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Details

  • Country: Taiwan
  • Type: Movie
  • Release Date: Nov 27, 2015
  • Duration: 1 hr. 33 min.
  • Rating: Not Yet Rated

Statistics

  • Score: 6.4 (scored by 42 users)
  • Ranked: #99999
  • Popularity: #99999
  • Members: 90
6.4
Your Rating: 0/10
Ratings: 6.4/10 from 42 users
# of Members: 90
Reviews: 2 users
Ranked #99999
Popularity #99999
Members 42

Based on true events and long-circulating urban legend in Taiwan. Wei is nowhere to be found one day before his grandma returns from her own strange missing incident. Wei's girlfriend desperately searches for his whereabouts and finds that it is the horrifying mystery of the little girl in red that has followed and haunted them all along.

  • Country: Taiwan
  • Type: Movie
  • Release Date: Nov 27, 2015
  • Duration: 1 hr. 33 min.
  • Score: 6.4 (scored by 42 users)
  • Ranked: #99999
  • Popularity: #99999
  • Rating: Not Yet Rated

Cast & Credits

Reviews

Senpai
0 people found this review helpful
Jun 7, 2017
Overall 6.5
Story 7.5
Acting/Cast 7.0
Music 7.0
Rewatch Value 5.0
"The Tag-Along" tells the story of a well-known urban legend in Taiwan and turns it into a chilling mystery built around short stories and loss, regret, and family love. Depending on your knowledge of Taiwanese folklore, you may or may not have heard of the "girl in red". Legend has it that the girl is a mountain demon known as "mo-sien."
The story is well told in a rather long script through a series of flashbacks, that's fine, because it explains why the girl in red chose their victims.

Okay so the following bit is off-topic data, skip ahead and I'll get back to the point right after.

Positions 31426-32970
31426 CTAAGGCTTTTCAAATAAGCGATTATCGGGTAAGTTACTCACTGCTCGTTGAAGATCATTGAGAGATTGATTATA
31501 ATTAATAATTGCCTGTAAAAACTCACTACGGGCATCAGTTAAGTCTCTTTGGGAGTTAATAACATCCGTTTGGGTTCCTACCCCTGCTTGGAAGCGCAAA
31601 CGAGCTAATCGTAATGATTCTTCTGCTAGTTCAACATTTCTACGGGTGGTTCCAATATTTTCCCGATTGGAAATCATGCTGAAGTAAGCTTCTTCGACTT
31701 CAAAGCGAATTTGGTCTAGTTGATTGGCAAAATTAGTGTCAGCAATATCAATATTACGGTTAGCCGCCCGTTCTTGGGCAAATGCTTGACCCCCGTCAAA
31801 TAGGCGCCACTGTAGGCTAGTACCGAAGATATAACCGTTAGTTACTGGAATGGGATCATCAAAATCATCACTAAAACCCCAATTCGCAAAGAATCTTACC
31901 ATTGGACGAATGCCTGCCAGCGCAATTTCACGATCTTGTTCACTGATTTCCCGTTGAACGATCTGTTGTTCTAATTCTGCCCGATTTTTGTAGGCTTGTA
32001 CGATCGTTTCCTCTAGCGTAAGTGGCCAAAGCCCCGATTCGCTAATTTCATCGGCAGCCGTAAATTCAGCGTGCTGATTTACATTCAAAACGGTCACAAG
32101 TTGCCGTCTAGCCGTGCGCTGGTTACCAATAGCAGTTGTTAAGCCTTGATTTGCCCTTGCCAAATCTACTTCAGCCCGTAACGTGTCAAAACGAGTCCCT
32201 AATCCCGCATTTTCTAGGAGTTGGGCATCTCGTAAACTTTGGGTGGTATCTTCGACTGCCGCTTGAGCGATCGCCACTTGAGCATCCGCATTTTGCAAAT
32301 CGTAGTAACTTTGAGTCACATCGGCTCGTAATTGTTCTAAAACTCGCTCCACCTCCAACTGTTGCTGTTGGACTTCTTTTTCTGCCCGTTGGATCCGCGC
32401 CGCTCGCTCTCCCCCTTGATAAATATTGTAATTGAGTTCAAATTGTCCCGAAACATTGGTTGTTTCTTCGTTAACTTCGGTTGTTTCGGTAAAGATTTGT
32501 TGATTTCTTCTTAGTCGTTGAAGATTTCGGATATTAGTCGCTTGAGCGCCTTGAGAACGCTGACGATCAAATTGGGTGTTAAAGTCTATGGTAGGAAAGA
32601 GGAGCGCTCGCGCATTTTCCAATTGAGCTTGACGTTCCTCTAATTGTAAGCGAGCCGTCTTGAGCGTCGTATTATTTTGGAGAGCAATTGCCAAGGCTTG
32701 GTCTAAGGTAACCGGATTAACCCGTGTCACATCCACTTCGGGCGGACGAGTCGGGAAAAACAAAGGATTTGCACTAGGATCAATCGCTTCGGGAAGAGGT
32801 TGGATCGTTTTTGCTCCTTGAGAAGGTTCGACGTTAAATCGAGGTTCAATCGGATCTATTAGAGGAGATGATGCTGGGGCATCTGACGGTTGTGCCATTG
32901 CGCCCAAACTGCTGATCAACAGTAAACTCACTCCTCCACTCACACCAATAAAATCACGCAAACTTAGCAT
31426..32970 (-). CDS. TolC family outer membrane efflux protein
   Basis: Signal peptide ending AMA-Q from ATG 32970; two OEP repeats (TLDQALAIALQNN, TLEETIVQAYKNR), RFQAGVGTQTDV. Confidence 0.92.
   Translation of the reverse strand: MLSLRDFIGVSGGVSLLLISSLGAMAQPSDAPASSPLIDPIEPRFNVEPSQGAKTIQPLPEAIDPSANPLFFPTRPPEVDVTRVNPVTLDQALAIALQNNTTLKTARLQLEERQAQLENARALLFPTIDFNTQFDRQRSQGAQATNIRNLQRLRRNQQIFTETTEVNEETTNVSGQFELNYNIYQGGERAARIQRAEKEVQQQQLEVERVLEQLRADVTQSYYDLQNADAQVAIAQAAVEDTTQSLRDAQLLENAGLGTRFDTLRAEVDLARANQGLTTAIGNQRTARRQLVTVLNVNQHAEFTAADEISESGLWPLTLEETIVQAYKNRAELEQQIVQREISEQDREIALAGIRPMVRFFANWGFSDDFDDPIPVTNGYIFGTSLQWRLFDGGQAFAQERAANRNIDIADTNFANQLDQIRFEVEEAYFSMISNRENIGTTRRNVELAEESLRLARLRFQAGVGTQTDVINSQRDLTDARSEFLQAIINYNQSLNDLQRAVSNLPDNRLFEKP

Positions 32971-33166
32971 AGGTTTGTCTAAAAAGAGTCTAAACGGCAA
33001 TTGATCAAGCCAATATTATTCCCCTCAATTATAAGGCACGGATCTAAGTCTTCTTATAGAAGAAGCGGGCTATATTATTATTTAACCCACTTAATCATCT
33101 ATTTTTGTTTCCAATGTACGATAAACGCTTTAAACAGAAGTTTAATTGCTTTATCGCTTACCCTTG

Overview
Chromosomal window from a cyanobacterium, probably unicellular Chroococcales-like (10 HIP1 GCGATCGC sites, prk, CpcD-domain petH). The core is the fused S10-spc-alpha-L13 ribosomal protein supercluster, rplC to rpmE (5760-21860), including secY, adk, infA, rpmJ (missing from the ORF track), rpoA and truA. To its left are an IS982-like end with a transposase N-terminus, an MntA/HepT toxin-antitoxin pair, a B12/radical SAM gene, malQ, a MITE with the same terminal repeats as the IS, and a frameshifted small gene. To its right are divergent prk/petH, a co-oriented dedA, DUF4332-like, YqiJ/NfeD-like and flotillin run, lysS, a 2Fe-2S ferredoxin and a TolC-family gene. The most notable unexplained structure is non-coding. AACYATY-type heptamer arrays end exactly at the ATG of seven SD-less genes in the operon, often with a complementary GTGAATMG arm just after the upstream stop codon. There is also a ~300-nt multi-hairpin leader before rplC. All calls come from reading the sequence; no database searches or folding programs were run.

If there is one thing that Jian Shi-geng's script did right, it is in establishing the relations between Wei and his grandmother as well as between Wei and Yi-chun with attention and detail. The climax established in the depths of a dense forest is both frightening and sincere, as Yi-chun resolves to save Wei from the claws of the mountain demon who takes the form of the "little red girl" is the great highlight.
Cheng Wei-hao, who makes his film debut, largely manages to maintain a tense and uncomfortable atmosphere throughout the film, but what persists is the sense of dread he builds with the squeaking of a door, the whisper of the Wind and the voice of a girl, which demonstrates a great work of sound and soundtrack.
Overall to be fair, it owes its audience a couple of loose ends, and the CGI heavy climax borders on the exaggeration, but in general, for the horror genre is a scary atmospheric case that carries a pervasive omnipresence. At no time do you feel that the emotions are fake or convenient, nor does it lose your emotional hook along the way, so if you are looking for an authentic Thai movie without minding all the technical components "" The Tag-Along " Is the ideal choice.

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Jordan
0 people found this review helpful
May 16, 2017
Overall 6.5
Story 5.0
Acting/Cast 6.5
Music 7.5
Rewatch Value 6.5
What I Liked:

The music was good. The acting was descent. Being a lover of supernatural horror there was no gore or blood. The general premise was interesting: first Aunt Shui goes missing. Returns. Grandma goes missing. Returns. Boyfriend goes missing. Next is the search in the mountains to see what is going on/the source.

What I didn't like:
I thought that the reason behind the disappearances was very weak. It isn't the legend but more like how they incorporated it into the storyline. There is no real reason for why this family would be targeted. It seemed completely random. If there was an explanation worked in, then I would consider it a better plot. But because they did not address that, it felt weak to me.

Would I recommend?
Yes, for people who are looking for a light horror (light because the ending is happy; no one dies).

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